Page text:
Viewpoint: Time to appoint a National Focal Point on denial of shipments

22 September 2020

As Member States of the International Atomic Energy Agency (IAEA) gather in Vienna this week for the annual General Conference, they should consider making universal the appointment of a National Focal Point on denials of shipment of radioactive materials to boost security of supply of medical isotopes, write Natanael Bruno and Serge Gorlin, co-chairs of the Transport Facilitation Working Group.

Natanael Bruno and Serge Gorlin

"In March this year, the COVID-19 pandemic triggered enormous disruption to global transport and trade routes when almost the entire world-wide passenger aircraft fleet was grounded.

As presented during an IAEA webinar, this situation, combined with countries closing borders to trade, meant that health centres around the world experienced problems importing medical radioisotopes and radiopharmaceuticals. Patients were deprived of material for diagnosis and therapeutic applications, including material used for cancer treatment.

A further factor that contributed to an already difficult situation was the existing policies of certain transport companies and ports to refuse radioactive materials as cargo. Symptomatic of this were the urgent efforts by governments at the height of the crisis to persuade a major European air carrier to start accepting radioactive materials to allow molybdenum99 to be exported to North America.

The non-acceptance of radioactive materials, also known as denials of shipment (DOS), is a chronic issue recognised by the IAEA. Beyond the delay in the provision of medical treatment and diagnosis, its serious effects include:

  • Shipment of material by circuitous routes, adding cost, safety and physical protection risk;
  • Impediment to the return of orphan sources from politically unstable regions; and
  • Shortages in the supply of sterile disposable medical products

To counter these risks, the annual IAEA Nuclear Safety Resolution calls upon Member States to facilitate the transport of radioactive material, and to “identify, if they have not done so, a national focal point [NFP] on denials of shipment of radioactive materials to achieve a satisfactory and timely resolution of this issue”.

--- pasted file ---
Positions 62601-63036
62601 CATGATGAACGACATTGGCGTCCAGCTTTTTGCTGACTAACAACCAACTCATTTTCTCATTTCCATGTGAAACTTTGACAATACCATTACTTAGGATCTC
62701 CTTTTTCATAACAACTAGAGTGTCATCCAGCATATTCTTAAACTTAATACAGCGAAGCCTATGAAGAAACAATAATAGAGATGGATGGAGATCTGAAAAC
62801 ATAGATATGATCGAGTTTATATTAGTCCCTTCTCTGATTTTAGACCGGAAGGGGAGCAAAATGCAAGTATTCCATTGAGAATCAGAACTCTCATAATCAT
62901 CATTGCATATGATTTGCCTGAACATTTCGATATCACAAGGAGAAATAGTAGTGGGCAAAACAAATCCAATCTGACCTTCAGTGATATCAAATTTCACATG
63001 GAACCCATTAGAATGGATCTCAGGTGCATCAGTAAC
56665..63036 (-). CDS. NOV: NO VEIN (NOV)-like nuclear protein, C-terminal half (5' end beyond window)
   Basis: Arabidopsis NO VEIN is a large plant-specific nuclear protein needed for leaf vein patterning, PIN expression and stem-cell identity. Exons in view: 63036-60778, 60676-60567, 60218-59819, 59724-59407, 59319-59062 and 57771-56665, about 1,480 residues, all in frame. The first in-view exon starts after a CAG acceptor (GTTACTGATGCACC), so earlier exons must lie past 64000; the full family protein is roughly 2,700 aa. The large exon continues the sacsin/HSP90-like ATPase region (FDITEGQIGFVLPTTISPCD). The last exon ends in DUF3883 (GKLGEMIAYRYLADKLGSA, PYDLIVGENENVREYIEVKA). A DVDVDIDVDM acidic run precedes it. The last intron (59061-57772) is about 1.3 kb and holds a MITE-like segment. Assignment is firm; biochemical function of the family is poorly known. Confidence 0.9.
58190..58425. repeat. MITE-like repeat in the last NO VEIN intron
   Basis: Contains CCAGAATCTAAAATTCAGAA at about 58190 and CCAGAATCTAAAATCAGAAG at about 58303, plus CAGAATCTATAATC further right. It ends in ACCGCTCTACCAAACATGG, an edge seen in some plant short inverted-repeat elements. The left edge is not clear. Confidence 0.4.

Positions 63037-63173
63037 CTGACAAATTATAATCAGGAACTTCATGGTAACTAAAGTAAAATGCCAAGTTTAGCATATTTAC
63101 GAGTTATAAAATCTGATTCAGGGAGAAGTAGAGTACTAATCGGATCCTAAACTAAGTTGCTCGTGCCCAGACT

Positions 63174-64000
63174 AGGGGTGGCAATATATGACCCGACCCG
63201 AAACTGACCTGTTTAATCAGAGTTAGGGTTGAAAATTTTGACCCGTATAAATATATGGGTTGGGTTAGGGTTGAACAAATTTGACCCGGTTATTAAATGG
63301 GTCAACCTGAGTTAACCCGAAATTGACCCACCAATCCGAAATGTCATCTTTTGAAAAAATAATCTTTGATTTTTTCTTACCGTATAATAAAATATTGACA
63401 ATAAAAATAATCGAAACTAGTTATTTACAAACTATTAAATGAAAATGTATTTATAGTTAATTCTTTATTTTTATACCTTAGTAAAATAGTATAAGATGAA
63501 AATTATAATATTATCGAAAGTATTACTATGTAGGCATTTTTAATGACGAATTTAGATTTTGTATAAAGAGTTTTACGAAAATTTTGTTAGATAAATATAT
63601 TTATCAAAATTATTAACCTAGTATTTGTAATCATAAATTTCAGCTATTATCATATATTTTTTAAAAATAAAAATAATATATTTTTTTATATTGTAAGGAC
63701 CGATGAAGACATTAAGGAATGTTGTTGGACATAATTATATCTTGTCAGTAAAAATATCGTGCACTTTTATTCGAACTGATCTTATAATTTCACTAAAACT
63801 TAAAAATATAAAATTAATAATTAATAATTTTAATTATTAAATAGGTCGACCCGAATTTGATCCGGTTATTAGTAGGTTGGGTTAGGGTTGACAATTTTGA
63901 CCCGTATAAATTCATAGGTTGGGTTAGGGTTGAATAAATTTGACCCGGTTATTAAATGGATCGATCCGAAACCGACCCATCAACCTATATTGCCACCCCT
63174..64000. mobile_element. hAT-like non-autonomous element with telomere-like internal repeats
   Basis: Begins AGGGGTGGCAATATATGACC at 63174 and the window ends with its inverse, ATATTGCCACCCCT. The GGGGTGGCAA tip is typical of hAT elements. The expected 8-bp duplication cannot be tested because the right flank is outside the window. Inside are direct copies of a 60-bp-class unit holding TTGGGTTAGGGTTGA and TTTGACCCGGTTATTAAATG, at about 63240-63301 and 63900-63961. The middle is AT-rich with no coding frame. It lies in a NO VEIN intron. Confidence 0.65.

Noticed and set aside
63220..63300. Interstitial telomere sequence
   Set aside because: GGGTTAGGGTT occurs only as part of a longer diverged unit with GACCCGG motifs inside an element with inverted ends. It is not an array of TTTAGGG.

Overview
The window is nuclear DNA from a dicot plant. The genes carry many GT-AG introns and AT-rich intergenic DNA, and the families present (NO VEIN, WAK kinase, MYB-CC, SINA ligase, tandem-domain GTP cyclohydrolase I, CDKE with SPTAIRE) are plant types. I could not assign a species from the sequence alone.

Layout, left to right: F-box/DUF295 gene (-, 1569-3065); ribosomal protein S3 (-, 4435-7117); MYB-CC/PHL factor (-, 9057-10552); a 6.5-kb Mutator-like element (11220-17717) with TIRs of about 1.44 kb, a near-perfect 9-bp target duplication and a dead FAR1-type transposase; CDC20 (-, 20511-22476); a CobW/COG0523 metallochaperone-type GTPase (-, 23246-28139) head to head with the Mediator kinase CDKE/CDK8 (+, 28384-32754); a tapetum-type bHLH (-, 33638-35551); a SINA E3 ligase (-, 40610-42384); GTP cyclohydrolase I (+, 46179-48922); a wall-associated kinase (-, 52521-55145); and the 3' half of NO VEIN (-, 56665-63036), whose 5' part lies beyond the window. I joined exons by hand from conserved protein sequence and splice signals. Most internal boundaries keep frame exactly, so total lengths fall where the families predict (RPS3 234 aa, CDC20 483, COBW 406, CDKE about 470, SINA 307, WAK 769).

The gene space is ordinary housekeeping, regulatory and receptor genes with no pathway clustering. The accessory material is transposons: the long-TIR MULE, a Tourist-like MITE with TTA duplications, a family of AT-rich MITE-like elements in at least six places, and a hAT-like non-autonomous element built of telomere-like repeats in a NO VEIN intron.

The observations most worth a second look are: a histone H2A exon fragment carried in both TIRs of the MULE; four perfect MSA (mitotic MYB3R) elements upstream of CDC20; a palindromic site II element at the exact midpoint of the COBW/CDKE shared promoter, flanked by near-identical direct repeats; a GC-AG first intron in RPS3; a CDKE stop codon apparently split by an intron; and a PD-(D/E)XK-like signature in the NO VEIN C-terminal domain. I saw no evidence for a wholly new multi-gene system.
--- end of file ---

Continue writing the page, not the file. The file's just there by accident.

NFPs have already been appointed in countries such as Sweden, Switzerland, Argentina and Brazil to coordinate and plan on matters relating to denials on a domestic level and to liaise with the IAEA. They also bring together key stakeholders, such as regulators, government agencies, customs organisations, shippers and port authorities to monitor the security of supply situation and to address bottlenecks.

Their coordination can make an important difference. In Brazil, thanks to the support of a national committee on denial of shipments, three new airlines have agreed to accept radioactive materials as cargo over the last five years. This meant that when the COVID-19 pandemic struck and passenger air transport was curtailed, the country was in a better position to distribute radioisotopes to health centres around the country.

While an NFP is an important element in ensuring the security of supply of radioactive materials it is not a panacea. Other factors that can improve the situation include training to ensure sufficient capacity is in place to regulate radioactive material transport; greater outreach by industry - perhaps in conjunction with NFPs - to interest ports, shipping companies, and airlines in carrying these materials; and more work to highlight the critical role radioactive materials play in public healthcare, and in economies in general.

With the COVID-19 pandemic far from over, further disruption to the transport of radioactive materials is likely. Causes might range from companies going bankrupt, sudden changes to regulation and COVID-19 outbreaks among ships’ crews. If they have not done so, Member States should seriously consider appointing an NFP. They can play a valuable role in moderating the effects of the denials of shipment - and the pandemic - on the timely delivery of radioactive materials to our health systems and economies."

Natanael Bruno and Serge Gorlin

Transport Facilitation Working Group is an independent, multi-stakeholder group of experts whose role is to propose strategies and activities necessary to enable the efficient global transport of radioactive materials.